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The rate of mental illness among people with intellectual disability is at least 2.5 times higher than in the general population .
To describe the clinical and sociodemographic characteristics of all patients with intellectual disability treated in a community mental health care center (CMH) located in a city of 120,000 inhabitants on the outskirts of Barcelona with a high poverty index.
Documents and patient records were reviewed. Clinical, sociodemographic and other treatment data of patients with intellectual disability treated at the CMH were collected.
The sample consisted of 118 patients. Mean age: 39.5 (SD: 15), 54% men. 92% single and 23.7% legally incapacitated. 46.6% never completed basic education and 44.1% completed primary school. Employment status: 14.4% unemployed, 14.4% currently active, and 50% pensioned. Patients living mainly with their family (parents:) 86%. 68.6% of patients showed aggressive behavior, but the rate of hospital psychiatric admissions was low (mean: 1.1 (SD: 2.3)). Organic comorbidity: 44.9%. Functionality measured with GAF mean: 45 (SD: 12). Level of intellectual disability was mostly mild (62%). Psychiatric diagnoses were: psychotic disorders: 49.25%, affective disorders: 6.8%, personality disorder: 3.4%, Obsessive-compulsive disorder: 3.4%, autism: 11.9% and other diagnoses: 37.3%. Patients treated with anti-psychotics: 78.8%, anti-depressants: 40.7%, and mood stabilizers: 70.5%.
Intellectually disabled patients from our sample showed high comorbidity with psychotic disorders, were highly medicated and often exhibited aggressive behavior.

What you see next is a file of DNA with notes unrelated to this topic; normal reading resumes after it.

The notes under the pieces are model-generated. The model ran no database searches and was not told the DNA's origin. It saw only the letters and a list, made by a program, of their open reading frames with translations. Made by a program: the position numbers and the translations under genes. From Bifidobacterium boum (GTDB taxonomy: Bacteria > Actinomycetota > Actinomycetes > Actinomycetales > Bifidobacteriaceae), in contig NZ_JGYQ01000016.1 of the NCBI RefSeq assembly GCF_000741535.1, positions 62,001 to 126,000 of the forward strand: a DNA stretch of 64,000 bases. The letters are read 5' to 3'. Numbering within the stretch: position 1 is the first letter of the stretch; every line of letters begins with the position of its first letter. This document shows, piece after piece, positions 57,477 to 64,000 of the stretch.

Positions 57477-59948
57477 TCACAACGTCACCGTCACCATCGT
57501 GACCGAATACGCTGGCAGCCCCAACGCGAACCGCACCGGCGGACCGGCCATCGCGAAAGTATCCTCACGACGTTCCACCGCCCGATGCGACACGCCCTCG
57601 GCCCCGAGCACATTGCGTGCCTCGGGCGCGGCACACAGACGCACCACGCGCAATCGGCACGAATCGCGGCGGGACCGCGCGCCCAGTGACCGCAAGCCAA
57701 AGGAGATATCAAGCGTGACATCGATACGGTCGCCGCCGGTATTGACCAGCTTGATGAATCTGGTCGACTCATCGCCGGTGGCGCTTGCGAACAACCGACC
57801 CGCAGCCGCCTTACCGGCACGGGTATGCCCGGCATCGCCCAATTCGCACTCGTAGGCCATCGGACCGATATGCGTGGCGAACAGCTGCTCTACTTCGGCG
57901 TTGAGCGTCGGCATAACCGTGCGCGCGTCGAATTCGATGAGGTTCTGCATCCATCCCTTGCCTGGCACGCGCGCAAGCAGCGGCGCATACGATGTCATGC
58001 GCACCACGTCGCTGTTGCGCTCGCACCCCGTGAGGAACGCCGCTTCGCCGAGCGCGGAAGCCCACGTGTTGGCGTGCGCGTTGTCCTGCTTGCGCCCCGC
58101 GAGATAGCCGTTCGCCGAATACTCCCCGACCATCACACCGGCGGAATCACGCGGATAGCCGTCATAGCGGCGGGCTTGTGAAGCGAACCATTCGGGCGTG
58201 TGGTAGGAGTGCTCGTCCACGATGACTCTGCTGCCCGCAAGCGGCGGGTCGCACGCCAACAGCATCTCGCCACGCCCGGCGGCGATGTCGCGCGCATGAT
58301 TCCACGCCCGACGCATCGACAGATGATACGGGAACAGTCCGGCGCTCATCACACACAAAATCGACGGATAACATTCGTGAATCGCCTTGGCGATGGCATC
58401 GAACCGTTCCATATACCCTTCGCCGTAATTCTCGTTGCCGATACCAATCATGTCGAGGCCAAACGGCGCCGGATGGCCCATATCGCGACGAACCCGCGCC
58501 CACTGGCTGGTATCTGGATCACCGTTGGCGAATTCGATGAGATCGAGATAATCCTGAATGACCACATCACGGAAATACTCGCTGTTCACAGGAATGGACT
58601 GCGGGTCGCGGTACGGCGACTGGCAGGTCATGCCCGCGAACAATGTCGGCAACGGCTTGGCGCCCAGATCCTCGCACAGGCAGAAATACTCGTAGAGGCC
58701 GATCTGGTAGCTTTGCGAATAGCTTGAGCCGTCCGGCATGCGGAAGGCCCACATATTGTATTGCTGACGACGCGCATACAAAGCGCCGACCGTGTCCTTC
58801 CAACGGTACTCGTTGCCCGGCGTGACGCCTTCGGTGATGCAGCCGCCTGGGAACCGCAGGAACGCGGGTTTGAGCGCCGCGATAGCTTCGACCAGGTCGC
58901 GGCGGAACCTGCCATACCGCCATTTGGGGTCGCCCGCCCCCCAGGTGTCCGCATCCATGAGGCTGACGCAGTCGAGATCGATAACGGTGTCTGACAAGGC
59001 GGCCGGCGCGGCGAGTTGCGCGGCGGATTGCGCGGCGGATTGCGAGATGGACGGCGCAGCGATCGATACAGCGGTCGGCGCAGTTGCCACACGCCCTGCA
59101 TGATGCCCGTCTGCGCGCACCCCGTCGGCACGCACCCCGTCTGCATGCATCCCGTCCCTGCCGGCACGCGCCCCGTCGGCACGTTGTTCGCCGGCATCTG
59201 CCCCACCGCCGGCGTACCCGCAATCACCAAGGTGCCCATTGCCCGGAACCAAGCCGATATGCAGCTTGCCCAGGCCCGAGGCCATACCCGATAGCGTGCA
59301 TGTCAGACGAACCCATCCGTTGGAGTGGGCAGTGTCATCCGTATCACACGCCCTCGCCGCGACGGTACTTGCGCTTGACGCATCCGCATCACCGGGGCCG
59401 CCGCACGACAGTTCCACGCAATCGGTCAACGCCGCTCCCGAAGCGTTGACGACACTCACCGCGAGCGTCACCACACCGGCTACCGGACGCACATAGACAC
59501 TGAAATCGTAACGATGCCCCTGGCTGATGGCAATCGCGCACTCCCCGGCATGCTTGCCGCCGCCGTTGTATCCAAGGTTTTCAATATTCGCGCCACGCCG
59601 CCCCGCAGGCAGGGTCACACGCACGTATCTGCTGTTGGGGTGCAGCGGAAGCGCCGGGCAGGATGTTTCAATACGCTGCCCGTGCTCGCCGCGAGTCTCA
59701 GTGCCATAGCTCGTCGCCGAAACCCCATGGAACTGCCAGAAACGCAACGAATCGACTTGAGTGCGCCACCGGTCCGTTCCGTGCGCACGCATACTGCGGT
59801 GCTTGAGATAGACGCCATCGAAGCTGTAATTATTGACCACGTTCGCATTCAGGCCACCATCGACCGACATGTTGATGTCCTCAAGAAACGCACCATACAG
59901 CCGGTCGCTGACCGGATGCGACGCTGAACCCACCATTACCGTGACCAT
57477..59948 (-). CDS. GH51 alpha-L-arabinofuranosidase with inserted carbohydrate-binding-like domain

Disclosure of interest
The authors have not supplied their declaration of competing interest.
The aim of the present study was to assess the concurrent and construct validity of two diet-quality indices, a modified Mediterranean diet score (mMDS) and a Mediterranean-like diet score (MLDS) additionally incorporating unhealthy food choices, as determined by an FFQ.
A validation study assessing FFQ intake estimates compared with ten or more unannounced 24 h recalls. Pearson's correlation coefficients, intraclass correlation coefficients (ICC), Bland–Altman plots and the limits of agreement method were used to assess the between-method agreement of scores. Construct validity was shown using associations between nutrient intakes derived from multiple 24 h recalls and the mMDS and MLDS derived from the FFQ.
A total of 107 consecutively selected participants from a population-based cross-sectional survey.
Pearson's correlations for the energy-adjusted mMDS and MLDS compared with multiple recalls were 0·48 and 0·62, respectively. The average FFQ energy-adjusted mMDS and MLDS were 102 % and 98 % of the recall-based mMDS and MLDS estimates, respectively. The FFQ under- and overestimated dietary recall estimates of the energy-adjusted MLDS by 28 % and 25 %, respectively, with slightly wider boundaries for the mMDS (31 % and 34 %). The ICC, which assesses absolute agreement, was similar to Pearson's correlations (mMDS = 0·48 and MLDS = 0·61). The mean differences between methods were similar across the range of average ratings for both scores, indicating the absence of bias. The FFQ-derived mMDS and MLDS correlated in the anticipated directions with intakes of eleven (73·3 %) and thirteen of fifteen nutrients (86·7 %), respectively.
The FFQ provides valid estimates of diet quality as assessed by the mMDS and MLDS.
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